A computer, hoorah! Am back online with a machine of my own at long last. Actually, this is a borrowed laptop, as the one that will be mine hasn’t arrived at Richard-the-computer-bloke’s place due to the confusion of Easter. But in due course (Tuesday, with luck) I’ll have my own machine, up and running, and will no longer feel as though I have lost a limb. The lack of my own computer over the last month has made me realize just how dependent one can become on constant email/internet/old document access, but in some ways it has been quite nice – writing with pens in notebooks is so much more transportable and tactile, and there is something tyrannical about the constant contact of broadband email which is good to escape. Happily I’d got most of my important documents copied onto a datastick, and photos on a CD (phew) but lesson #1 for the future is BACK UP! All the time. And copy your email address book to somewhere in addition to your main computer.
So, to business. Am currently watching “Emma
” on ITV, 1996 version written by the master of these things, Andrew Davies, directed by Diarmuid Lawrence and starring an astonishingly young-looking Kate Beckinsale as Emma, Mark Strong as Mr Knightley, and huge numbers of those “where have I seen them before?” British character actors who populate these things. It’s spendidly well done, as was last Sunday’s new “Persuasion
”, where despite my earlier misgivings I was won over by Rupert Penry-Jones’ Captain Wentworth. I had thought Ciaran Hinds the definitive Captain W in the 1995 BBC version
– I still prefer him, and Amanda Root as Anne and Sam West as young Mr Elliot (Tobias Menzies simply didn’t give off enough of an air of naughtiness) but despite not being as good as the 1995 version, “Persuasion” was the best of the recent ITV Austen series. And “Emma” is classic British costume drama at its best, even though my favourite Mr Knightley is Jeremy Northam in the 1996 film
All this points up just how bad “Becoming Jane” was. Ann Hathaway does sterling work with her English accent, and James McAvoy is as watchable as ever, but the whole film really annoyed me. I’m not a Janeite, but I can imagine anyone who is would be gnashing their teeth all the way through. I suspect the film-makers wanted the audience to see scenes and think “oh, so that’s the real life event where Jane got her inspiration for that bit of Pride and Prejudice” whereas I spent half the film thinking “that bit comes from the BBC Pride and Prejudice … and that bit ... and that bit too.” They even had James McAvoy getting damp and sweaty, though not jumping in a pond. Presumably they stopped themselves before they became so completely derivative.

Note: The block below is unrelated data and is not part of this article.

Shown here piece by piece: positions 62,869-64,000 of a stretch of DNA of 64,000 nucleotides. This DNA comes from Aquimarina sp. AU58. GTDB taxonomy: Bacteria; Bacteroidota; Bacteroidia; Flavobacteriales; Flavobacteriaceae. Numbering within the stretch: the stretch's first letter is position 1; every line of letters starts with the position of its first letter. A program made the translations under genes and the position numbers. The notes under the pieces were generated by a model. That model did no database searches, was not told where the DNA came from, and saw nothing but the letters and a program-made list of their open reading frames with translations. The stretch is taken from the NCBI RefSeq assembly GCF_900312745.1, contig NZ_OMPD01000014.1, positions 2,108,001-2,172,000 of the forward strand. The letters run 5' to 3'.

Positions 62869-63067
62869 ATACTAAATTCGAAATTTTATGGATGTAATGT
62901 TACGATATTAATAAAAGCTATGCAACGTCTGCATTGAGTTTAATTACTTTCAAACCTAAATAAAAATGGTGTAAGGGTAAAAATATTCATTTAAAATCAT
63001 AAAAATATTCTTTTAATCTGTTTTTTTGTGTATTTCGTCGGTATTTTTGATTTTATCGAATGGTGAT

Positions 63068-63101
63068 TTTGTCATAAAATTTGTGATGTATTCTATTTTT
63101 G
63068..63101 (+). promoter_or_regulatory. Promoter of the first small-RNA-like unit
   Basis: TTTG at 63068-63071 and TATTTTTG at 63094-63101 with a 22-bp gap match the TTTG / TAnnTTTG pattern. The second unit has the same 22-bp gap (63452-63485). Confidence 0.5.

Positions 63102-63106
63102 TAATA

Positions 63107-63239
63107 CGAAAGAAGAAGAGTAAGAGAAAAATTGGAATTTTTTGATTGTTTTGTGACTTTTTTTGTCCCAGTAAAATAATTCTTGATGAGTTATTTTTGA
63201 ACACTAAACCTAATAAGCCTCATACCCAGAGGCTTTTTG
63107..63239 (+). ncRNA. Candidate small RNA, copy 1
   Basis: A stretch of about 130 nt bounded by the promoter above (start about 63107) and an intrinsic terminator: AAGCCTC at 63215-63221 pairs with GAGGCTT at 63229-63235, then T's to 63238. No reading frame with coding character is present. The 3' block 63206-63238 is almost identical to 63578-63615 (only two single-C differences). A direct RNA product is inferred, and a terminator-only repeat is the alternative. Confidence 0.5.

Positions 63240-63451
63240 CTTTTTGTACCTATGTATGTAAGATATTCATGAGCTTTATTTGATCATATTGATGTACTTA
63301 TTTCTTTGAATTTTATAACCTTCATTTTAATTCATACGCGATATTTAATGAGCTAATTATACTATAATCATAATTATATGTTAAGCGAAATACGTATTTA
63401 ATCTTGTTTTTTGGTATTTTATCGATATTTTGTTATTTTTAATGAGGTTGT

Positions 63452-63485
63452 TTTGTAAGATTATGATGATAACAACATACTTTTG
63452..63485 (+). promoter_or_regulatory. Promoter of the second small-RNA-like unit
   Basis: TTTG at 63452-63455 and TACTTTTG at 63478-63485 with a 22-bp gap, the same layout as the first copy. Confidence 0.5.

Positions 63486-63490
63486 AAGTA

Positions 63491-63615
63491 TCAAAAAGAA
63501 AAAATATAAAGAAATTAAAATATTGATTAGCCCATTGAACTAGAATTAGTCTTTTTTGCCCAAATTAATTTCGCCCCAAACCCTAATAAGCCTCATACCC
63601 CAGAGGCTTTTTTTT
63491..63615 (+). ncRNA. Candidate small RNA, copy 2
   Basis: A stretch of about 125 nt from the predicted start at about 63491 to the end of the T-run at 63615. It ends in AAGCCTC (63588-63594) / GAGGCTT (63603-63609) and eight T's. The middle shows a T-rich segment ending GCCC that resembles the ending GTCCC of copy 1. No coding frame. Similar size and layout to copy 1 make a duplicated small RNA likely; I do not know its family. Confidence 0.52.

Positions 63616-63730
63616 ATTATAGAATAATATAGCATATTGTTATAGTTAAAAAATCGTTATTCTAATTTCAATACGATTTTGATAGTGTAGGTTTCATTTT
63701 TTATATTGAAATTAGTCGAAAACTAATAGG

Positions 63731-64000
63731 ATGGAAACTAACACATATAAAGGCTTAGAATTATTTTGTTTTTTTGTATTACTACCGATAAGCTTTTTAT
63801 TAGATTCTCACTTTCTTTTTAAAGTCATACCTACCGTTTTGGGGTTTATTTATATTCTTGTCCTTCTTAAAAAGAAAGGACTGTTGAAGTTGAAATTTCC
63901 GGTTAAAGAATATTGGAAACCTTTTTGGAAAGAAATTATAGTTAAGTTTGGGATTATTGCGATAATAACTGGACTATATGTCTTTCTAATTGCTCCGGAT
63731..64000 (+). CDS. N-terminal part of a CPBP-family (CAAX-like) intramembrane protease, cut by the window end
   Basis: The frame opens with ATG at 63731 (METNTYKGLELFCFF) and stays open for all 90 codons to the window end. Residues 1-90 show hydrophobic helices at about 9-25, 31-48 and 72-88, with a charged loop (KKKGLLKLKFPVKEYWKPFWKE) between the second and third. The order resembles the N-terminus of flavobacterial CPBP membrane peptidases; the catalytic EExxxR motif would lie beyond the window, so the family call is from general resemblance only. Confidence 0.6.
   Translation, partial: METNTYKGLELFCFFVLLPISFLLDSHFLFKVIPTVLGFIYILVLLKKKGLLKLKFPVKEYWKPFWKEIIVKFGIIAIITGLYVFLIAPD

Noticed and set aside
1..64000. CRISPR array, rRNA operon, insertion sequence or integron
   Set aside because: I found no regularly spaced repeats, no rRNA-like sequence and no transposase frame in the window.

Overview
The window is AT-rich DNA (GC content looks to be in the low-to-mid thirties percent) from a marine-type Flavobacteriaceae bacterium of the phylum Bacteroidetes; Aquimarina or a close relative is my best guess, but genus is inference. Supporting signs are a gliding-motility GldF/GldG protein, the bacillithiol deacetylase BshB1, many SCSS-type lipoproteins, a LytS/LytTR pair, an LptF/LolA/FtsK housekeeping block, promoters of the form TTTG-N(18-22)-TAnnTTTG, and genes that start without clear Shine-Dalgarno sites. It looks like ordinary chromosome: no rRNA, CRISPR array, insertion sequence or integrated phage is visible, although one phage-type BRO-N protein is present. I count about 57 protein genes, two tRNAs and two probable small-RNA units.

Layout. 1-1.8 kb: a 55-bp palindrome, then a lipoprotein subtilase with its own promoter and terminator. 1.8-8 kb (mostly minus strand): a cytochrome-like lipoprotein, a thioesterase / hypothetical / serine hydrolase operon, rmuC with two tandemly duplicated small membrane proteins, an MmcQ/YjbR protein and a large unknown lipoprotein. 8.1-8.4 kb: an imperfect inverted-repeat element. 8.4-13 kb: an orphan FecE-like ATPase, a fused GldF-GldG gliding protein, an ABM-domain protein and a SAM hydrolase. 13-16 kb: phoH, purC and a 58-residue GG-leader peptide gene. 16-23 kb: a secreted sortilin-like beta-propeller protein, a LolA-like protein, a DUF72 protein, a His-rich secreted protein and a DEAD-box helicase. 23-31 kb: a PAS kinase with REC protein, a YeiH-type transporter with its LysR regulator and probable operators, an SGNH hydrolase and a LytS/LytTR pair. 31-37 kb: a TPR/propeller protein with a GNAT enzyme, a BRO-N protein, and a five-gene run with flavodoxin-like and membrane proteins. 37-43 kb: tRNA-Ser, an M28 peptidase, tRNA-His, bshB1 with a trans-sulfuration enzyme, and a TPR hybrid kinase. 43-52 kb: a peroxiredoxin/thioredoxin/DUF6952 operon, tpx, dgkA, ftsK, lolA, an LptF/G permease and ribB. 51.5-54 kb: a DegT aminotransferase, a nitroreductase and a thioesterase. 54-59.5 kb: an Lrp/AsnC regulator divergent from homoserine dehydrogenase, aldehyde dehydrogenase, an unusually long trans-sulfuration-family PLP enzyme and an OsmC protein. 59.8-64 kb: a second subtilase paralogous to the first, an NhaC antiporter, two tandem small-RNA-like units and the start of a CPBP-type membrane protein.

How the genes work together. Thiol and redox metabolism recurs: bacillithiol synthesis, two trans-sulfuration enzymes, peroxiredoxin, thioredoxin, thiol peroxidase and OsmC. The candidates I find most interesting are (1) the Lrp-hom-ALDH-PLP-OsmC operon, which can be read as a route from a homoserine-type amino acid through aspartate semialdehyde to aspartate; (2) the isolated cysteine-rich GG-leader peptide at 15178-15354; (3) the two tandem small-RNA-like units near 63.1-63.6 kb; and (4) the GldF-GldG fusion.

Significant theatrical catching up to be done: had a splendid Stratford weekend, “Coriolanus” in the RST in the afternoon, followed by the final performance of “As You Like It” in the Swan. For my last visit to the main theatre before it closes, I was up in the nosebleed seats but they weren’t too bad, although some of the action involved the cast coming on stage from the auditorium which was difficult to see. The production itself was fab – beautifully designed and lit, with powerful acting from William Houston as Coriolanus, a wonderfully wily Menenius by Timothy West complimented by Janet Suzman’s powerfully manipulative Volumnia. I’m only sorry I’m reviewing it after it’s finished because that means you can’t go and see it. Similarly AYLI in the Swan – interesting to see it on a much smaller stage than the Crucible, which made it very intense. I found myself in tears as Adam died, an unusual occurrence as I cry at theatre much less than in the cinema, no idea why that might be. A fabulous production, I’m glad I got to see it again.
Have also seen “The Reporter
” at the National – written by Nicholas Wright, directed by Richard Eyre and starring Ben Chaplin as James Mossman
, famous BBC reporter of the 1960s. Loved the stage design and the acting was top class, but much as it pains me to admit it, I have similar feelings to Michael Billington
and I have to wonder why this play, now? Or does it matter, whether the play has modern day relevance? Maybe it does and I missed it. It's good, and worth seeing, but I'm not sure what it tells us about our life now.
Seems a lifetime ago, but Amanda and I saw “The Vortex” at Manchester Royal Exchange
(a fantastic space), starring Will Young in his first stage role. He had the voice and the mannerisms but at the crucial emotional climax was strangely still, his lines perfect but his body unmoving. The play was very enjoyable and great fun, and sometimes that's just what you need.
And finally, this week Clo and I saw Fin Kennedy's "How to Disappear Completely and Never Be Found
" in the Studio at Sheffield, directed by Ellie Jones with a breath-taking performance from William Ash in the lead role. He's barely off stage in nearly three hours, while the rest of the cast of 4 take on around 27 roles between them. Virtuoso writing and acting - you have until Saturday 14th to see it. Go.
And now I have an awful lot of blog-mates to catch up with. We're off to see The Cherry Orchard in Sheffield tomorrow, and I'm in London next weekend. Anyone fancy a pint?